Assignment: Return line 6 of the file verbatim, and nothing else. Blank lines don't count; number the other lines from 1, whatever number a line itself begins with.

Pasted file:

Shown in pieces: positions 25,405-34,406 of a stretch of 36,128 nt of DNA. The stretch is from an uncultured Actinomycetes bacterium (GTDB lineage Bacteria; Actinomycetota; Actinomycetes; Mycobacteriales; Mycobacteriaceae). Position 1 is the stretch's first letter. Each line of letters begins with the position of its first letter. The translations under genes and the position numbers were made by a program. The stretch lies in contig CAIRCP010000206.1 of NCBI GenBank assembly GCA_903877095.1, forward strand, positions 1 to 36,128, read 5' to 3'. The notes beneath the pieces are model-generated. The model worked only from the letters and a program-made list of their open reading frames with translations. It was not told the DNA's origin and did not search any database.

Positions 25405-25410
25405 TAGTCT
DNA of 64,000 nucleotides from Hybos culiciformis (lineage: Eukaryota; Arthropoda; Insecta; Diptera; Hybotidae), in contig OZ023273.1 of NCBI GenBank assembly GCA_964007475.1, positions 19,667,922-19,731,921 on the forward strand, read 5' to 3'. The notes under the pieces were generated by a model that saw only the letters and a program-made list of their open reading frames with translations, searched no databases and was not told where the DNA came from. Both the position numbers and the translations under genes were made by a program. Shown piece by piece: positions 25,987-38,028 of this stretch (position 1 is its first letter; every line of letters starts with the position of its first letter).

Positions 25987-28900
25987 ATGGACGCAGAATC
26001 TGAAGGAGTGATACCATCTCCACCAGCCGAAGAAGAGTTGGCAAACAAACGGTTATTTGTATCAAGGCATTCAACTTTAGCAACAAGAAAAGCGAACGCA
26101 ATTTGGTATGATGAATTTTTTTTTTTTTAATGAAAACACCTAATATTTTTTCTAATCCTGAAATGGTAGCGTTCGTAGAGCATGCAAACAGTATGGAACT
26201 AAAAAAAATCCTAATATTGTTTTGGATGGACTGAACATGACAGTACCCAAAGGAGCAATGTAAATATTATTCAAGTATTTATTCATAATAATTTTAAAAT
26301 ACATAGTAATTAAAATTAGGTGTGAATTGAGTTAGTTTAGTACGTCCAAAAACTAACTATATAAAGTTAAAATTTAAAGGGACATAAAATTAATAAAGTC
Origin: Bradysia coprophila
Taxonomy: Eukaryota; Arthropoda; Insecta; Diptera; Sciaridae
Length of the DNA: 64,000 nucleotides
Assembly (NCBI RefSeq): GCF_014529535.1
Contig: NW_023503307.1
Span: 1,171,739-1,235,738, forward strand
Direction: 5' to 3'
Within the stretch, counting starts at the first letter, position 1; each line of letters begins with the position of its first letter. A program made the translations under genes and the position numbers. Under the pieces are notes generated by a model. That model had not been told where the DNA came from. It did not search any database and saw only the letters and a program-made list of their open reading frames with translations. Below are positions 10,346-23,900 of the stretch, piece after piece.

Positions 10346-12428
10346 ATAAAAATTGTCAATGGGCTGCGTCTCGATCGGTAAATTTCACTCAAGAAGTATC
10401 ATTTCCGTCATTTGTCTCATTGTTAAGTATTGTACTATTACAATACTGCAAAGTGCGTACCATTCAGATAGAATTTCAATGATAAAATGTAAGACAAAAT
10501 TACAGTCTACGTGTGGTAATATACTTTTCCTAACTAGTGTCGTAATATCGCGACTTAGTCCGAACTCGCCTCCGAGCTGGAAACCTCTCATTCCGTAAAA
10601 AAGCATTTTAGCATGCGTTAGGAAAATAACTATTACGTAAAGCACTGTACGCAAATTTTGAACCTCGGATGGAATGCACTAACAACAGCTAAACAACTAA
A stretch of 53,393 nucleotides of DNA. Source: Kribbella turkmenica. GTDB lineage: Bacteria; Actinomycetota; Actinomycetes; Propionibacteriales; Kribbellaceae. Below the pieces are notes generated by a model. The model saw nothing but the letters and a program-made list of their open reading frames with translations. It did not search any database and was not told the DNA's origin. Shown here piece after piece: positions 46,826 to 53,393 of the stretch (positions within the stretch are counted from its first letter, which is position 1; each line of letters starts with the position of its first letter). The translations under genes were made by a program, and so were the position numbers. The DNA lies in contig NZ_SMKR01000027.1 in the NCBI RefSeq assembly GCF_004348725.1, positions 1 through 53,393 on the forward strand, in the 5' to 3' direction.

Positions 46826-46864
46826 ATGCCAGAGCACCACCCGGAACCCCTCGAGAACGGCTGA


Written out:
25987 ATGGACGCAGAATC